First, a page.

Posted by debi on July 24, 19100 at 11:51:52:
I found Liz's beta thread thought provoking and although I may stir things up a bit - felt it important to show another side to this issue (which can be applied in MANY areas of IF treatment.)
First of all, I adore my RE ... she was nothing but supportive, encouraging and medically one of the finest MD's I've ever known. In a perfect world I would have liked her to have drawn every blood test I had, done every scan, done each of my retrievals and my transfers and I wished she would have never left my side. After a failed IVF I longed for her to be with me cause I really needed her to give me a hug and cry with me a little bit. But not one of these things happened. Instead, she never drew a blood test, was only around for a couple of my scans and only did one transfer ... and a nurse, who I had never even met - called me with my beta results. (My RE did give me an injection once when I was hospitalized because a nurse wasn't available at that moment and it hurt like hell -I wished I had waited for a nurse !!!)
I made the choice to go to one of the larger IVF programs to benefit from the volume of cases they saw in hopes of increasing my odds by working with a staff who was up to date at each moment with the latest and greatest in high tech medicine. Perhaps had I gone to a small practice I would have had a little more of my "perfect world" scenario BUT would have had to have given up the level of medical expertise which I believed, could make the difference.
Logistically it is impossible for our doctors to address the issues we wish they would. If we want our doctors to be the ones calling us with beta results we have to be willing to wait a couple days (perhaps longer) to get our results. Monitoring is being done seven days a week, doctors MUST rely on their well trained medical staff to make a program work and flow well.
An example of my RE's "typical" week is this ... Monday's she does retrievals all day, Tuesday's she's in surgery all day, Wednesday's she does transfers all day, Thursday's she has office hours all day, Friday's are the days she sees current patients, fills in for retrievals/transfers, fits in additional surgeries, works on cases, etc. She's in her office by 7:00 a.m. and is usually there until 7:00 p.m. AND has a family that needs her and periodically has something personal to attend to. One weekend each month she's on call. She has four partners and their schedules are identical to her's with different days being assigned to each task. Somewhere into this schedule she also has to fit professional seminars and responsibilities bestowed upon her by the hospital as a staff doctor. Not to mention emergency situations which need her immediate attention. Plus any requests made by the community i.e. AIA, Resolve, etc.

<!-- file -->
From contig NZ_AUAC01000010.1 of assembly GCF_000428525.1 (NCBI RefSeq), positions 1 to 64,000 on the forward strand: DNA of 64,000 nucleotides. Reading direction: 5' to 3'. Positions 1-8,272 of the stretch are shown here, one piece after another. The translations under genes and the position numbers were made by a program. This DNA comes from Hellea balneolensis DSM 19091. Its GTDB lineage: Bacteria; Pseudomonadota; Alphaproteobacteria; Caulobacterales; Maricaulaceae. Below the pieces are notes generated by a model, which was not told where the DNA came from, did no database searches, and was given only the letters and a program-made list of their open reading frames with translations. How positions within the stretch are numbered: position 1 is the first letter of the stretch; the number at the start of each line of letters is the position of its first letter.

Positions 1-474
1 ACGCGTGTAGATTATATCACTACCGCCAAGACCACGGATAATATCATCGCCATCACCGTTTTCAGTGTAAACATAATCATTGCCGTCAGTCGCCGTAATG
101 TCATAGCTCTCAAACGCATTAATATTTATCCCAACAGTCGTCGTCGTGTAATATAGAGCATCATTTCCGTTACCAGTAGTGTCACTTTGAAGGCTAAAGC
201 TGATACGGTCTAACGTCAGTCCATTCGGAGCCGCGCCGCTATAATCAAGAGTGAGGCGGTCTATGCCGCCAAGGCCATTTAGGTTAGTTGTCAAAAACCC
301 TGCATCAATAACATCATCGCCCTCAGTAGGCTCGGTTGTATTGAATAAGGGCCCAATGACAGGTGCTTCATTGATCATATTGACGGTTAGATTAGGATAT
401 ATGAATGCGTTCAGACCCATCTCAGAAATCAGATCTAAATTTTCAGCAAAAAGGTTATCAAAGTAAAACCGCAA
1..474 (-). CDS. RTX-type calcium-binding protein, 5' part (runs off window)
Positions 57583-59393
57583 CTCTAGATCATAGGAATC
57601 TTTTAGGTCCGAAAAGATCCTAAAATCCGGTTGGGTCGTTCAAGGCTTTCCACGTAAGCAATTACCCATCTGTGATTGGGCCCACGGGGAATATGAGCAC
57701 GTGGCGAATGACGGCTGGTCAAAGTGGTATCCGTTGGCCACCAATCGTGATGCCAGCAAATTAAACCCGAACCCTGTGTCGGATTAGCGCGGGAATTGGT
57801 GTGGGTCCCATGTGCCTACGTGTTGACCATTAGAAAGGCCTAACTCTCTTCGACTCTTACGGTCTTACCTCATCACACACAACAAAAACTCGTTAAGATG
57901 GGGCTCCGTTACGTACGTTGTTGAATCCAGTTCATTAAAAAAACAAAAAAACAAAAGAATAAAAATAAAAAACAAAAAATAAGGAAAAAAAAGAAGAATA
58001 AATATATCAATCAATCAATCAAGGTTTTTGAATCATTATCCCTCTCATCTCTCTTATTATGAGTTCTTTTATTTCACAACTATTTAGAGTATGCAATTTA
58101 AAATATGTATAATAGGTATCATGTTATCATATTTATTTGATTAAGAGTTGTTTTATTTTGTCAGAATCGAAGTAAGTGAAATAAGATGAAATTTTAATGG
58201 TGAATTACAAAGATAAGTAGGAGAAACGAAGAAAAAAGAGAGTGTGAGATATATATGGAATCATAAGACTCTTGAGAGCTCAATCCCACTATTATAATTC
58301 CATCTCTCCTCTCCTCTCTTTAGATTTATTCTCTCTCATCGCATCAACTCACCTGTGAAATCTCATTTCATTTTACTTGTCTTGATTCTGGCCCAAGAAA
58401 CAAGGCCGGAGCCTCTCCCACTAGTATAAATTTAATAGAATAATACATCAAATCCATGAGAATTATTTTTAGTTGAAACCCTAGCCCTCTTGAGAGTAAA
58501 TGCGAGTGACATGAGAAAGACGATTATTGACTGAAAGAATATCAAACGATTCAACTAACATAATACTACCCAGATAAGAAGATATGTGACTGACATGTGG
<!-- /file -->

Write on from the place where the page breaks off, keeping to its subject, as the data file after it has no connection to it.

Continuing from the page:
I know for a fact that nothing would make her happier than to personally call each patient with tests results, etc .... but which day should she eliminate to do this? (any ideas let me know and I'll pass it along to her - she'd love the down time.)
I don't know of many other experiences in life which are as stressful and emotional as IF treatments. We have very little control over our situation for the most part BUT by keeping our eyes open to the whole picture we can reduce some of the stress inflicted upon us. Our best interest IS in the forefront of our MD's intentions which is why they employ highly trained RN's as their support staff. Without those nurses ... these doctors would be screwed (any doctor without an ego will readily admit they could NEVER do their job well - some would say they just couldn't do it at all - without their nurses.)
If anyone ever decides they would like to make a special request of their RE and ask that a nurse doesn't call with test results but the RE him/herself does (which I'm sure you could get your RE to agree to do) ... please be sure to post your feedback from this experiment. My bet is ... you'll be extremely displeased.
Just maybe, by keeping the flip side of the coin in mind ... your expectations during treatment will be a bit more in line and you'll be a little less stressed out as you go through it. Even if it helps just a little bit ... something is better than nothing.
My two cents ...
Wishing everyone only the very best .... Debi
P.S. Liz ... waiting two months for a failed IVF follow up IS excessive ... this is a problem.
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